Box benefits from digital transformation as it raises its growth forecast

Box has always been a bit of an enigma for Wall Street and perhaps for enterprise software in general. Unlike vendors who shifted tools like HR, CRM or ERP to the cloud, Box has been building a way to manage content in the cloud. It’s been a little harder to understand than these other enterprise software stalwarts, but slowly but surely Box has shifted into a more efficient, and dare we say, profitable public company.

Yesterday the company filed its Q2021 earnings reports and it was solid. In fact, the company reported revenue of $192.3 million. That’s an increase of 11% year over year and it beat analyst’s expectations of $189.6 million, according to the company. Meanwhile the guidance looked good too moving from a range of $760 to $768 million for the year to a range of $767 to $770 million.

All of this points to a company that is finding its footing. Let’s not forget, Starboard Value bought a 7.5% stake in the company a year ago, yet the activist investor has mostly stayed quiet and Box seems to be rewarding its patience as the pandemic acts as a forcing function to move customers to the cloud faster– and that seems to be working in Box’s favor.

Let’s get profitable

Box CEO Aaron Levie has not been shy about talking about how the pandemic has pushed companies to move to the cloud much more quickly than they probably would have. He said as a digital company, he was able to move his employees to work from home and remain efficient because of tools like Slack, Zoom, Okta, and yes, Box were in place to help them do that.

All of that helped keep the business going, and even thriving, through the extremely difficult times the pandemic has wrought. “We’re fortunate about how we’ve been able to execute in this environment. It helps that we’re 100% SaaS, and we’ve got a great digital engine to perform the business,” he said.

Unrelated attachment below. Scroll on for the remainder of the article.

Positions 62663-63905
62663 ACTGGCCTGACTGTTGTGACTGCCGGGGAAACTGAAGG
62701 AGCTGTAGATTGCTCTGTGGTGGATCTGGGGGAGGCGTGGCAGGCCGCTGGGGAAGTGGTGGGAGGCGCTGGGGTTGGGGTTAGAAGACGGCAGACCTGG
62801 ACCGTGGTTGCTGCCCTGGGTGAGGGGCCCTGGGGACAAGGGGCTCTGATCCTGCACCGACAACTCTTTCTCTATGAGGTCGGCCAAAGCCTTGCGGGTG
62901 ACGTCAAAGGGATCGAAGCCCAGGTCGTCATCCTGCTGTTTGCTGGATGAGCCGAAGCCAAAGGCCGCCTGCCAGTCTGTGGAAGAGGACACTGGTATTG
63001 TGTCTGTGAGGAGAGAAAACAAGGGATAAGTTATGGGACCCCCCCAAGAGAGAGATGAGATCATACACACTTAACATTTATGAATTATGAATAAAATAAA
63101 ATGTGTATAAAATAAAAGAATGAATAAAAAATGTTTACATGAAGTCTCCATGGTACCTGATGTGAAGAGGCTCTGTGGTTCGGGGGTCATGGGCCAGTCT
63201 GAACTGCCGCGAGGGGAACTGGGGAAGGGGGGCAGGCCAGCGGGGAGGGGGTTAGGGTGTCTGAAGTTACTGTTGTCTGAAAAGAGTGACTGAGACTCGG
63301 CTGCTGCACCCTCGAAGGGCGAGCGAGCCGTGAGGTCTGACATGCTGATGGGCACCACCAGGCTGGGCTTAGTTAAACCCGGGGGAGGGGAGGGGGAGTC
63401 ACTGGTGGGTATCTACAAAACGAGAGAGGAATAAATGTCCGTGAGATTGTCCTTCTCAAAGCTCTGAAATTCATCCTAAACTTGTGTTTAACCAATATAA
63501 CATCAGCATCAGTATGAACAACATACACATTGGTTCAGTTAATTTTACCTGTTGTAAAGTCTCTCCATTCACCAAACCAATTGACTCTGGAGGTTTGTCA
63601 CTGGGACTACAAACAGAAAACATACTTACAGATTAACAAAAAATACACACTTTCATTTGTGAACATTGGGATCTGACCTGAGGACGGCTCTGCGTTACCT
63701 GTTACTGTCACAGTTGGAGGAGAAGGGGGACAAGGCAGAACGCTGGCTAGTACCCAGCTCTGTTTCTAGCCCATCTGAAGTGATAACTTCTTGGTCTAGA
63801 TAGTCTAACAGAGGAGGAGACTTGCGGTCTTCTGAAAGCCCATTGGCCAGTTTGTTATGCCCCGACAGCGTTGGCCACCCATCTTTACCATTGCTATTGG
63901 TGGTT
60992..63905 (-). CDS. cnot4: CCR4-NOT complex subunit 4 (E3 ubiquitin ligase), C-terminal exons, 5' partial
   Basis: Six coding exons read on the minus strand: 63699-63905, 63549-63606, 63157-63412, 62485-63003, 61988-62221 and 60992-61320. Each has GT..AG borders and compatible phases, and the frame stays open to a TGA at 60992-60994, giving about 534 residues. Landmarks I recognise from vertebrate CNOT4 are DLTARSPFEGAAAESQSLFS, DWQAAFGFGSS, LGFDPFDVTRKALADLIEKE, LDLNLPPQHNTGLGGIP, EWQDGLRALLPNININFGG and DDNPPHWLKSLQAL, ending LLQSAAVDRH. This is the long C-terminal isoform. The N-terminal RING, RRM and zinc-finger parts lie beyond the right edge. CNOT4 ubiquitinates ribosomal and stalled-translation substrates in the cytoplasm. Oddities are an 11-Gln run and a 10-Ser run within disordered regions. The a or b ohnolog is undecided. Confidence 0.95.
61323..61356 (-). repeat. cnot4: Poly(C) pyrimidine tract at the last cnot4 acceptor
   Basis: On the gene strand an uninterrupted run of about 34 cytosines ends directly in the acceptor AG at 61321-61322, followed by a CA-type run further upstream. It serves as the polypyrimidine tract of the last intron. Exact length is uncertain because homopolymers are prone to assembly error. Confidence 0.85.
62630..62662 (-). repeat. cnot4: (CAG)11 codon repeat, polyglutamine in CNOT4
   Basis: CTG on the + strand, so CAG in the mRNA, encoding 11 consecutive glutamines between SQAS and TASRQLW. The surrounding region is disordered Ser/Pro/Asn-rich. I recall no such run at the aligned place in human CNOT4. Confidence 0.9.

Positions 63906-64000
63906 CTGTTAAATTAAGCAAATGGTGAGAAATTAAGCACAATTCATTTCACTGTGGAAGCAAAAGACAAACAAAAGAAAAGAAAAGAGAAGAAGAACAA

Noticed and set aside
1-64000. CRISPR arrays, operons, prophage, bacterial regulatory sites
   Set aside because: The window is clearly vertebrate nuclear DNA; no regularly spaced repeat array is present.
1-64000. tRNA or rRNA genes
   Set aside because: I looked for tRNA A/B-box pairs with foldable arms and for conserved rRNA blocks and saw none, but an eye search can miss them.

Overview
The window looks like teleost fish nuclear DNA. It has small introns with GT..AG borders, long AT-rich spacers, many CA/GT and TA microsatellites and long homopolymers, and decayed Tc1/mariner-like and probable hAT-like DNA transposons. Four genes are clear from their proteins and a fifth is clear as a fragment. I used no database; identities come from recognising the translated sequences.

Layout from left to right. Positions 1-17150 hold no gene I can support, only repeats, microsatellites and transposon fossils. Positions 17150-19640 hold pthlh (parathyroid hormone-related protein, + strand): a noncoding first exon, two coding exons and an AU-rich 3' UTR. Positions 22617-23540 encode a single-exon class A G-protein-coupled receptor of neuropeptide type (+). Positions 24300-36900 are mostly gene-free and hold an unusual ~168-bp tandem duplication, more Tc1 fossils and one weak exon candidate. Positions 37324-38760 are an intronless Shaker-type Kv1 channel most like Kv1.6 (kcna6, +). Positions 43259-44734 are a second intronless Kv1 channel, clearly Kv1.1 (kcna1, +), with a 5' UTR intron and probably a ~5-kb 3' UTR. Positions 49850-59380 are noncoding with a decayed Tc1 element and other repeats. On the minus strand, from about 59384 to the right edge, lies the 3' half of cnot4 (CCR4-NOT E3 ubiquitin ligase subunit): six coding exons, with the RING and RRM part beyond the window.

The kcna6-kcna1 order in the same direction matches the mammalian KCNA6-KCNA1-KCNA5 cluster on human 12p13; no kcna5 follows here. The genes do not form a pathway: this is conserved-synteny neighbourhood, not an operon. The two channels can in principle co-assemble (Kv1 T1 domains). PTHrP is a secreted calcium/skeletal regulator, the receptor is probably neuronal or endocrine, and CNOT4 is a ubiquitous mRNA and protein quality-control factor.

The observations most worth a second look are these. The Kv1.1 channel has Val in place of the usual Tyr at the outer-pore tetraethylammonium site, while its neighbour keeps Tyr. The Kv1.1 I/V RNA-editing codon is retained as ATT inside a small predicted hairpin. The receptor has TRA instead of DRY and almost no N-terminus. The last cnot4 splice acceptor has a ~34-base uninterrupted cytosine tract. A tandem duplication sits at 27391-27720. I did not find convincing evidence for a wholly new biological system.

He added, “And at the same time, as we’ve talked about, we’ve been driving greater profitability. So the efficiency of the businesses has also improved dramatically, and the result was that overall we had a very strong quarter with better growth than expected and better profitability than expected. As a result, we were able to raise our targets on both revenue growth and profitability for the rest of the year,” Levie told TechCrunch.

Let’s get digital

Box is seeing existing customers and new customers alike moving more rapidly to the cloud, and that’s working in its favor. Levie believes that companies are in the process of reassessing their short and longer term digital strategy right now, and looking at what workloads they’ll be moving to the cloud, whether that’s cloud infrastructure, security in the cloud or content.

“Really customers are going to be trying to find a way to be able to shift their most important data and their most important content to the cloud, and that’s what we’re seeing play out within our customer base,” Levie said.

He added,”It’s not really a question anymore if you’re going to go to the cloud, it’s which cloud are you going to go to. And we’ve obviously been very focused on trying to build that leading platform for companies that want to be able to move their data to a cloud environment and be able to manage it securely, drive workflows on it, integrate it across our applications and that’s what we’re seeing,” he said.

That translated into a 60% increase quarter over quarter on the number of large deals over $100,000, and the company crossed 100,000 customers globally on the platform in the most recent quarter, so the approach seems to be working.

Let’s keep building

As with Salesforce a generation earlier, Box decided to build its product set on a platform of services. It enabled customers to tap into these base services like encryption, workflow and metadata and build their own customizations or even fully functional applications by taking advantage of the tools that Box has already built.